Mehlville schools got support for a tax hike, while Kirkwood’s efforts were defeated. The Mehlville proposition will raise rates by 49 cents per $100 of assessed valuation. It passed with 17,905 for and 6,783 against. The Kirkwood measure would have added 78 cents to the school levy. It went down 6,884 to 4,776.

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Amid their hunt for a bunch of statewide candidates, Missouri Democrats now have at least one well-known contender for secretary of state:  former KMOV reporter Robin Smith.

Smith, who just retired from her 40-year TV career, announced Sunday that she plans to run for the statewide post — which will be open in the 2016 election because Democratic incumbent Jason Kander for running for the U.S. Senate.

(via Flickr/lowjumpingfrog)

It’s been more than two weeks since St. Louis County’s municipal elections. But the counting in some jurisdictions continues – and may not end until this summer. Two elections even ended in a tie.

The county Board of Election Commissioners is also involved in a fight in Kinloch, where some city officials are refusing to swear in the April 7 victors, including a new mayor. The victors have been planning to oust their critics.

A voter enters Our Lady of Guadalupe School on election day in Ferguson.
Bill Greenblatt | UPI | File photo

Democrat Kevin O’Leary has won his campaign for the 6th District seat on the St. Louis County Council, replacing now-County Executive Steve Stenger and retaining their party's 5-2 seat edge.

The contest, like so many others around the region, appeared to hinge on organization to counter a low turnout. With most of the county's votes counted, pre-election estimates appeared correct: Only 16 percent of the county's voters showed up at the polls.

Proposition B asks to voters to allow their local city or county to continue collecting sales tax on cars bought out of state
File photo | St. Louis Public Radio

(Updated 4:30 p.m. Tuesday, April 7)

In low turnout elections, organization matters.

The victors often are the ones who have the best crews of volunteers to pound on doors, circulate the fliers and make the phone calls needed to persuade their identified supportive voters to show up.

Debate over late-night club hours resurfaces in East St. Louis mayor’s race

Mar 18, 2015
(Joseph Leahy/St. Louis Public Radio)

The outcome of East St. Louis’s mayoral election next month could play a major role in the city’s efforts to boost economic development and public safety. One key issue in the race involves the operating hours of the city’s late-night clubs and liquor stores.

Two-term incumbent Alvin Parks Jr. wants to allow the businesses stay open until at least 6 a.m. to generate extra tax revenue. Parks' name has been taken off the ballot by a court, but he's still running.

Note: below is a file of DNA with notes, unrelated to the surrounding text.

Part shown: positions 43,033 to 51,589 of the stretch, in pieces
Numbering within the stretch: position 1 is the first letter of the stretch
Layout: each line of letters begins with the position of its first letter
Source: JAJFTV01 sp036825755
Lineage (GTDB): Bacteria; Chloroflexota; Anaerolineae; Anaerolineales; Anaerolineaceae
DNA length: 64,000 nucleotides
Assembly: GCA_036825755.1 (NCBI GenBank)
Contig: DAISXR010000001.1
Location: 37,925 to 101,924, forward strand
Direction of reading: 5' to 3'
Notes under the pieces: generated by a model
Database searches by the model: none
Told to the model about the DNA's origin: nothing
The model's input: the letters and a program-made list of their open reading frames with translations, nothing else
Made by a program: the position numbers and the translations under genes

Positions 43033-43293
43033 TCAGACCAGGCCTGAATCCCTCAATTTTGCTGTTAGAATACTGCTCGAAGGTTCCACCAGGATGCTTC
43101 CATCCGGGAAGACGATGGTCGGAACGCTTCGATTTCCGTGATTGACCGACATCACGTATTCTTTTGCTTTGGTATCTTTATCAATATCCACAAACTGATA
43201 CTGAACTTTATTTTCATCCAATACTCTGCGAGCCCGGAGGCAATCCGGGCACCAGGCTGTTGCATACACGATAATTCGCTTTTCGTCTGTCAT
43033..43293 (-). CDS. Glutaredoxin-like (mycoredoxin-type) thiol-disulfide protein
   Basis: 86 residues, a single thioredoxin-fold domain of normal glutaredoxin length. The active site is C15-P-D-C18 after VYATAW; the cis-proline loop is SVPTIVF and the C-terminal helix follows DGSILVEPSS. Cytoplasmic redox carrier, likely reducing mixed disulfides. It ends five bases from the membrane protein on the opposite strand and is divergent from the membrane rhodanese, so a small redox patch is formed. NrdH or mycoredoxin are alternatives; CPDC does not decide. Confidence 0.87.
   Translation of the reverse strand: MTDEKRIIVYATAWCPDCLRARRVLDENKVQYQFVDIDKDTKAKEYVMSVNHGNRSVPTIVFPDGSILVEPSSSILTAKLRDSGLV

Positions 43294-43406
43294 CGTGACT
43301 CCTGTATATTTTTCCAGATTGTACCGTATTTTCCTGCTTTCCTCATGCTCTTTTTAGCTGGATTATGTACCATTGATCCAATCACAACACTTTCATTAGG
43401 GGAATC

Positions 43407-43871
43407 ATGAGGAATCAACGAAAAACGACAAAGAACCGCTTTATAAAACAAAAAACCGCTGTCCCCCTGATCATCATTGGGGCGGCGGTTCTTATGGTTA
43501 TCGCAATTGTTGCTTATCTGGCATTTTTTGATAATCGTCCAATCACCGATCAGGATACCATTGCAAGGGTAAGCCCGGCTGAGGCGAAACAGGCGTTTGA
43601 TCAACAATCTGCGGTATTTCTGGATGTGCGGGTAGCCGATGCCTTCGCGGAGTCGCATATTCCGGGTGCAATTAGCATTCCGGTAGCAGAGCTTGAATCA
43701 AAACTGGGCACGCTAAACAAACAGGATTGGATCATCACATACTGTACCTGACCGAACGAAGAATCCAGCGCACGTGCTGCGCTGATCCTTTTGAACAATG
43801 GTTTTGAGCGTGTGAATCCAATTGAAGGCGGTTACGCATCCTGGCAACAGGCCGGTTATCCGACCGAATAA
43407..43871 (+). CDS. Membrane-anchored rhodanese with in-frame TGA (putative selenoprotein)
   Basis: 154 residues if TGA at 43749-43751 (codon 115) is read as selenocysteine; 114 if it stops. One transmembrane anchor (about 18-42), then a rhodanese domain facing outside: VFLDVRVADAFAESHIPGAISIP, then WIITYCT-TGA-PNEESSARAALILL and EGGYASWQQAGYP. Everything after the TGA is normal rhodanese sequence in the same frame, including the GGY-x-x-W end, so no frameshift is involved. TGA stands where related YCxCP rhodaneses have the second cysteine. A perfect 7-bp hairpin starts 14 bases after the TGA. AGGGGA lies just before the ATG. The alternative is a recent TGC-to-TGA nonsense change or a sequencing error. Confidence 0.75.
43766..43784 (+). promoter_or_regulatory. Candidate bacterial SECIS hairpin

voxefxtm | Flickr

As the calendar turns to 2015, the national political scene is already focusing on 2016. As politicians set up strategies and start to explore their options the baseline concerns are who will vote and how will they cast their ballots? To answer these questions, one must look at patterns. Generally speaking, the party that does not hold the presidency scores some gains. This time the gains were substantial enough to turn the Senate over to the Republicans and to keep that party dominant in statehouses across the country.

U.S. Rep. Mike Bost, R-Murphysboro, prepares for his guest appearance on St. Louis on the Air in 2014.
St. Louis Public Radio file photo

While the leading candidates for one of the nation’s most competitive Congressional races agreed that the economy and jobs were the top issue facing the 12th Congressional District.

In back-to-back interviews Thursday on “St. Louis on the Air,” state Rep. Mike Bost, R-Murphysboro, and U.S. Rep. Bill Enyart, D-Belleville, made their cases for the seat, which encompasses portions of the Metro East and southern Illinois, but clashed on whether climate change is real.

Parth Shah | St. Louis Public Radio

Republican Rick Stream says he’s aiming his first and only TV ad for St. Louis County executive at fellow Republicans, not his rivals, in an effort to discourage GOP voters from participating next Tuesday in the Democratic primary.

“We wanted Republicans to get the idea that we have a solid, viable candidate,’’ said Stream about his ad, which began airing Tuesday.

Camille Phillips/St. Louis Public Radio

Story hour at Kirkwood Public Library had a guest reader on Thursday. Missouri Secretary of State Jason Kander stopped by as part of a tour spotlighting the early literacy initiative "Racing to Read."

Earlier this year, public libraries throughout Missouri were invited to apply for a portion of the $300,000 in federal funds set aside by the Secretary of State’s office to help children enter Kindergarten ready to learn to read.

File photo | Rachel Heidenry | St. Louis Beacon

The Missouri House has given first-round approval to two measures to establish early voting, also known as "advance voting."

The first, House Joint Resolution 90, would allow for early voting if voters pass a proposed constitutional amendment. The second is the implementing bill, HB 2271.